But a recent study published by economists at the University of Chicago and the University of Zurich revealed that more than 80% of Saudi men surveyed were privately in favor of female labor force participation and that the men dramatically underestimate their peers’ support for female employment. Because of those false beliefs and the fear of social penalties, the men are reluctant to reveal their true preferences. This strengthens the existing norm, which even further incentivizes the men to keep their preferences hidden.
It does not have to be this way. Any given social norm represents only one of many possible social equilibria that could have emerged from the complex process by which private beliefs evolve into societal rules. These beliefs can mutate unpredictably as they spread from person to person and interact with existing norms and laws. And so Tokyo can have a strict social norm against standing on the right side of the escalator while Osaka and Kyoto have norms against standing on the left—and while Manila seemingly has no norm at all. Often there is nothing about the existing social equilibrium that makes it better or more rational than the alternatives; it exists simply because the circumstances were once just right for the norm to emerge.
Because there are many possible equilibria, social norms can—under the right conditions—shift from one equilibrium to another. Sometimes this happens gradually, but it often occurs rapidly and unexpectedly. Radical social change can take place, for instance, when people realize that their suppressed beliefs are in fact shared by many others, and that they can speak up and reveal their hidden preferences despite the potential social costs. In the Saudi employment study, when researchers intervened and corrected men’s beliefs about the expectations of their peers, the number of husbands encouraging their wives to sign up for a job-matching mobile application grew by nearly 60% among those who had underestimated the general level of support, and the number of women who actually applied for jobs outside the home grew by 10 percentage points.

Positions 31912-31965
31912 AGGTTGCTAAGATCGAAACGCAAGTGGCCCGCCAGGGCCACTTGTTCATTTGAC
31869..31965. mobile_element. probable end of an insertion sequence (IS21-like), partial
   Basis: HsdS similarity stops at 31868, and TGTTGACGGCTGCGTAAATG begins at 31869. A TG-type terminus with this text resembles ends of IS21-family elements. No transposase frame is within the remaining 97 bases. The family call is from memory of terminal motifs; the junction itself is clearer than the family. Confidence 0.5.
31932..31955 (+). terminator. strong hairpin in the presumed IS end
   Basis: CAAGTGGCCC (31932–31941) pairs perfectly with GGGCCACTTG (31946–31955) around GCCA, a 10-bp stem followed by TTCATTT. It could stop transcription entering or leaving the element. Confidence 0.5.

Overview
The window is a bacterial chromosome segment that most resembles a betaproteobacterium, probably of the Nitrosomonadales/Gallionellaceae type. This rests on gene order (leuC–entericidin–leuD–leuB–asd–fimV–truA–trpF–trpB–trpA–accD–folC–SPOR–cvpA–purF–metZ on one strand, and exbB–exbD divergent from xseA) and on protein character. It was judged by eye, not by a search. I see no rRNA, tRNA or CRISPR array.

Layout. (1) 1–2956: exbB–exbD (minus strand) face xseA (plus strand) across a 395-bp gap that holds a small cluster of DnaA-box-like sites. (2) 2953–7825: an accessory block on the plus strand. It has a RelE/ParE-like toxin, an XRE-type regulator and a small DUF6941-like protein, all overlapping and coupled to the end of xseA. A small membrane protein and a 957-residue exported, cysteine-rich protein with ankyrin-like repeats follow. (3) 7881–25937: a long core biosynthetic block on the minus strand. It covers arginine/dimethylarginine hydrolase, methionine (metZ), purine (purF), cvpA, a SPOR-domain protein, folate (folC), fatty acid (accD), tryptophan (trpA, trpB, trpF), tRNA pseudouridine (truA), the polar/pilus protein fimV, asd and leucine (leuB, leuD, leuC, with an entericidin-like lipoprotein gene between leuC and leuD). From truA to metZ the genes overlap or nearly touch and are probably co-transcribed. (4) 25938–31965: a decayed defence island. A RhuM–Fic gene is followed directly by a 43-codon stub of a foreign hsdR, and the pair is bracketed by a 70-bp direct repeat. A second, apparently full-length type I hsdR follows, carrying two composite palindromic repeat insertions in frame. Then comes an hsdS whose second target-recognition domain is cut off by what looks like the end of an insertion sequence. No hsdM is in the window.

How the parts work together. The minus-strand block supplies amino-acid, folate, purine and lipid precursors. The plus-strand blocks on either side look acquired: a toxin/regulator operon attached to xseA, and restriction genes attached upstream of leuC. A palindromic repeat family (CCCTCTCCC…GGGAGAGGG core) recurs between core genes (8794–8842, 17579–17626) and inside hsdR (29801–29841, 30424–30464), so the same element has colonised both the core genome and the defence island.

Saudi men had been misled by the norm; I think post-millennial teenagers are misled too. Many are deeply unhappy spending so much time on social media and would rather hang out with their friends in real life. But because they believe that everyone else expects them to be on it, disclosing their true preferences has become too costly. The immense pressure of the norm means that no one can quit.
Framing the issue solely as social media addiction, besides being unhelpful, might in fact hinder social change. Measures that give teens and parents more control over the time they spend on social media—including Apple’s Screen Time and Android’s Digital Wellbeing—work well to increase awareness of our behavior, but they do nothing to change expectations about the private beliefs and hidden preferences of other people. Because of this, strategies that target individual behavior will be largely ineffective when it comes to changing the social norm.
Social norms involve entire societies of complex interacting individuals, stuck in an equilibrium they privately oppose. Because of their great power to govern human actions, they should be at the center of how we think about positive social change, and social media overuse is no exception. Indeed, if the dissonance between social media norms and the private beliefs of post-millennials is as strong as I think, it could be just a matter of time until the status quo is challenged. If enough people realize that many others are just as unhappy with the norm, change will happen.
Arunas L. Radzvilavicius is a postdoctoral researcher at the University of Pennsylvania and a research fellow at the Institute for Advanced Study in Berlin. He currently works on theoretical models of human behavior, evolution of social norms, and moral emotions.